There are concerns about the quality of delivered electricity as companies do everything to reduce carbon emissions. Kenneth Macdonald writes on the BBC news website about a new approach to improve the quality of delivered electricity.
Turning down the volume: Tackling the problem of ‘noisy’ electricity
The drive to reduce our carbon emissions has produced an unintended consequence: poorer quality electricity.
An Edinburgh company has created a new approach which it says will transform the way electric power is delivered.
It will still come down the same transmission lines but is predicted to be cheaper and more efficient than before.
Whether it’s a hot shower or cold milk, we tend not to think too much about the power behind it.
But the rise of renewable energy is creating new problems for the electricity grid.
In the 20th Century our electricity supply was straightforward: a relative handful of big power stations drove big generators. The power came from the top down from them to us.
That has changed. Many big power stations still exist, the flywheels of their huge generators creating electricity at a relatively steady frequency of fifty cycles a second (50 Hz).
But increasingly there are smaller power producers at the other end of the chain. Solar panels on our roofs and wind turbines power individual homes or communities.
They can also feed the surplus back into the grid, sending electrons in the opposite direction to the one for which it was designed. The system has become top-down and bottom-up at the same time.
The issue of what’s called intermittency is well understood: you can’t generate solar power if it’s dark, wind power in calm weather.
But these new sources carry with them another problem: the electricity they produce can be far from the smooth 50 Hz which is the system’s ideal.
Instead there are harmonics and distortions. The electricity is “noisy”.
Prof Campbell Booth heads the department of electronic and electrical engineering at Strathclyde University. He says poor quality electricity has serious implications for the suppliers.
“Our power is provided via what they call a three phase system – so there are actually three wires carrying an equal amount of power,” he says.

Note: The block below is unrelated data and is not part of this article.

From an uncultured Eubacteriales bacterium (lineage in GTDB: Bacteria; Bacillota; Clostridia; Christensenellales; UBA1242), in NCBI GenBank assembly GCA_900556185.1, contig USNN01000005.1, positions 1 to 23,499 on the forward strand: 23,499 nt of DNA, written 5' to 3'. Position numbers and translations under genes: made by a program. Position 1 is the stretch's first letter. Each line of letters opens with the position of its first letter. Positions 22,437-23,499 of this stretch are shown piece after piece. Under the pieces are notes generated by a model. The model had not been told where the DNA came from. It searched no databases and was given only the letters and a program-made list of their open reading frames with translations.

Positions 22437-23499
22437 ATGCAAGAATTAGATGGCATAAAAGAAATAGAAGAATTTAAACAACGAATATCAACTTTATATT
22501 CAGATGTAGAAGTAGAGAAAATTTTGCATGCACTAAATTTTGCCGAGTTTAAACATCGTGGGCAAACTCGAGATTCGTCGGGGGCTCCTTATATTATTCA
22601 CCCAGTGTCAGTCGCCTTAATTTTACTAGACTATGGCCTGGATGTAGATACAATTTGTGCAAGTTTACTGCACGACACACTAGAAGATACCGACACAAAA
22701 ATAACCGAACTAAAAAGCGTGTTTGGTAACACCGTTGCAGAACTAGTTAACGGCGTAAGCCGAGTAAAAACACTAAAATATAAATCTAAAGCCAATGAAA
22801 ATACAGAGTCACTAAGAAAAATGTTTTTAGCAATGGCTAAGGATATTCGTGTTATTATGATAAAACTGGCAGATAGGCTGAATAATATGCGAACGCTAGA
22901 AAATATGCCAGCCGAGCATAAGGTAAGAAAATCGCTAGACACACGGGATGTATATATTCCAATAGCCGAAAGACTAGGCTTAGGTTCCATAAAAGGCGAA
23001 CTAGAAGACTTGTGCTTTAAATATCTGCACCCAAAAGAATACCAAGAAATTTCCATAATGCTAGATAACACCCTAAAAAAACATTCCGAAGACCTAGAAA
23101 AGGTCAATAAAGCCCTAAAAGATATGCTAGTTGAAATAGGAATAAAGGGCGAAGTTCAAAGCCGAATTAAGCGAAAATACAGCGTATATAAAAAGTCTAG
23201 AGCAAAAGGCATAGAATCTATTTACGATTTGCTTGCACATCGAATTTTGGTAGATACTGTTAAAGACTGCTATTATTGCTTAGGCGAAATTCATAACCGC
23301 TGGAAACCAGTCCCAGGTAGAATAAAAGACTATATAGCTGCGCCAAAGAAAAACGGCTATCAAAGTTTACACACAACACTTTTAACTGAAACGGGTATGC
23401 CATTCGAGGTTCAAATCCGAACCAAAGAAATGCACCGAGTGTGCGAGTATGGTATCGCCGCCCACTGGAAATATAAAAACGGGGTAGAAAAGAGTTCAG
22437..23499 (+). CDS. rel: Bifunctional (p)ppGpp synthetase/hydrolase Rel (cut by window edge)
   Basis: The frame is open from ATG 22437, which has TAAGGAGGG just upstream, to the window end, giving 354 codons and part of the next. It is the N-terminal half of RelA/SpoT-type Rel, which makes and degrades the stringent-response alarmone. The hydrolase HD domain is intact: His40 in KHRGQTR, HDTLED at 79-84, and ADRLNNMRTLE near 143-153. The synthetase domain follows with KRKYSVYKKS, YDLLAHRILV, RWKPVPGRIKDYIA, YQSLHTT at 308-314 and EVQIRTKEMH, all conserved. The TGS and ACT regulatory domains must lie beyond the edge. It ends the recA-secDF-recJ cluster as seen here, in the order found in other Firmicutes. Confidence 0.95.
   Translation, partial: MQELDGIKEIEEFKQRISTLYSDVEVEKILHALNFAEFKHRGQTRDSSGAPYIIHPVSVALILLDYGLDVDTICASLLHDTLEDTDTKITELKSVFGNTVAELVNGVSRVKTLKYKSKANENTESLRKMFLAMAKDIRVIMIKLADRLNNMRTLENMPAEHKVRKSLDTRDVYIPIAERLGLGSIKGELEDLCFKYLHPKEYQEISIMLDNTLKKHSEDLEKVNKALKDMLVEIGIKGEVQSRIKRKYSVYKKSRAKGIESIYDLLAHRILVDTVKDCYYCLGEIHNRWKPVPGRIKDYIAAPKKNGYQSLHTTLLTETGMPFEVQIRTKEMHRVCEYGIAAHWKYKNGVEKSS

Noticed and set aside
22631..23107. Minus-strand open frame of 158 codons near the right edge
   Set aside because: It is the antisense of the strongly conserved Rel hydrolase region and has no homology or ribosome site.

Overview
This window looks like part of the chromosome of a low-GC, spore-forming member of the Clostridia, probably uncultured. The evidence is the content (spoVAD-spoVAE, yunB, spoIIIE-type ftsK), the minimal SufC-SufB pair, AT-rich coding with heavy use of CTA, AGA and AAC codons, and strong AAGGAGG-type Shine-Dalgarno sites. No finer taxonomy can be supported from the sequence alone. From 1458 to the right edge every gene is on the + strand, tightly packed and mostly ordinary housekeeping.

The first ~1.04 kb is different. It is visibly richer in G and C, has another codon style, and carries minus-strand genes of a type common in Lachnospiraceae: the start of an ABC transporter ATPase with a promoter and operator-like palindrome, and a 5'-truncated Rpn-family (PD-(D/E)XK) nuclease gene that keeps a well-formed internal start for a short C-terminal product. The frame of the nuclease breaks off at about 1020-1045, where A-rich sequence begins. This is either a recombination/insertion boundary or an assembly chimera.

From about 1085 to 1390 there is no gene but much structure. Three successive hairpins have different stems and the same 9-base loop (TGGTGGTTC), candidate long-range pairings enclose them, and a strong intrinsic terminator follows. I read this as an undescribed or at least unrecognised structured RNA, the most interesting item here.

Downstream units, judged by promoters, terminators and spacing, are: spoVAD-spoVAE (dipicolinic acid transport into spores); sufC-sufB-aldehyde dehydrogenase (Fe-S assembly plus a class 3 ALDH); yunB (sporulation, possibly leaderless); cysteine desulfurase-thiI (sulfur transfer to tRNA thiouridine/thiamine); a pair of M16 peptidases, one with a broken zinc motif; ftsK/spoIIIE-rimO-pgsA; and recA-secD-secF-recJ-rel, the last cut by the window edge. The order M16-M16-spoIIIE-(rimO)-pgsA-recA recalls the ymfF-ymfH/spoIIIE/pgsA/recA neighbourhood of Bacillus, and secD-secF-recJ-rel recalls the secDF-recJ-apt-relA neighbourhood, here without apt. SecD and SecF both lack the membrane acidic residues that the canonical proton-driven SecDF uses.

“Some of our renewable energy sources connect to just one of these phases. That can result in ‘unbalance’ and that can cause heating in the power transformers that transform high voltage to low voltage.
“It can also cause heating in the neutral cables which are part of the supply system.”
A lot of thought and work is going into dealing with a much more volatile energy supply across the industry.
One response is coming from the Edinburgh company Faraday Grid.
The firm’s founder and chief technology officer Matthew Williams says their aim is nothing less than to change the architecture of the electricity system.
“It’s based on an entirely new device called a Faraday Exchanger,” he says.
It is a large grey cabinet run from a computer display.
“The Faraday Exchanger is able to control voltage, frequency, power factor and balance across phases.
“Which is all very technical, but what it ends up meaning is that the electricity system is much more robust and flexible.”
He likens the new approach to the switch from the copper wires of the old telephone system to the fibre optics of the internet.
“We have an electromagnetic device and a control system that allows us to control the power flow through the device without using electronic circuits, which is very expensive at higher power levels and introduces noise into the system.”
The monitor shows a split screen. The ragged traces on one side show poor quality electricity being fed into the device. On the other side the output graphs show altogether cleaner, less noisy power.
This is still a young company but it has already grown from just four employees to almost 100.
Its ambition seems daunting: to replace existing transformers and substations with Faraday Exchangers in every locality.
The first is expected to be installed in the UK’s electricity transmission system early in 2019. Installations on continental Europe and the US are also planned.
The company say electricity suppliers could carry out the swaps within existing budgets as old transformers come to the end of their lives.
Its chief economist Richard Dowling says consumers stand to benefit from a decentralised grid: “The sun’s free and the wind’s free but that’s not translating to lower power bills for households because the cost of transporting that type of power is really expensive.
“What we’re actually doing is trying to improve the efficiency of the grid so we can transport the power from the generation source to the home at the lowest possible cost.”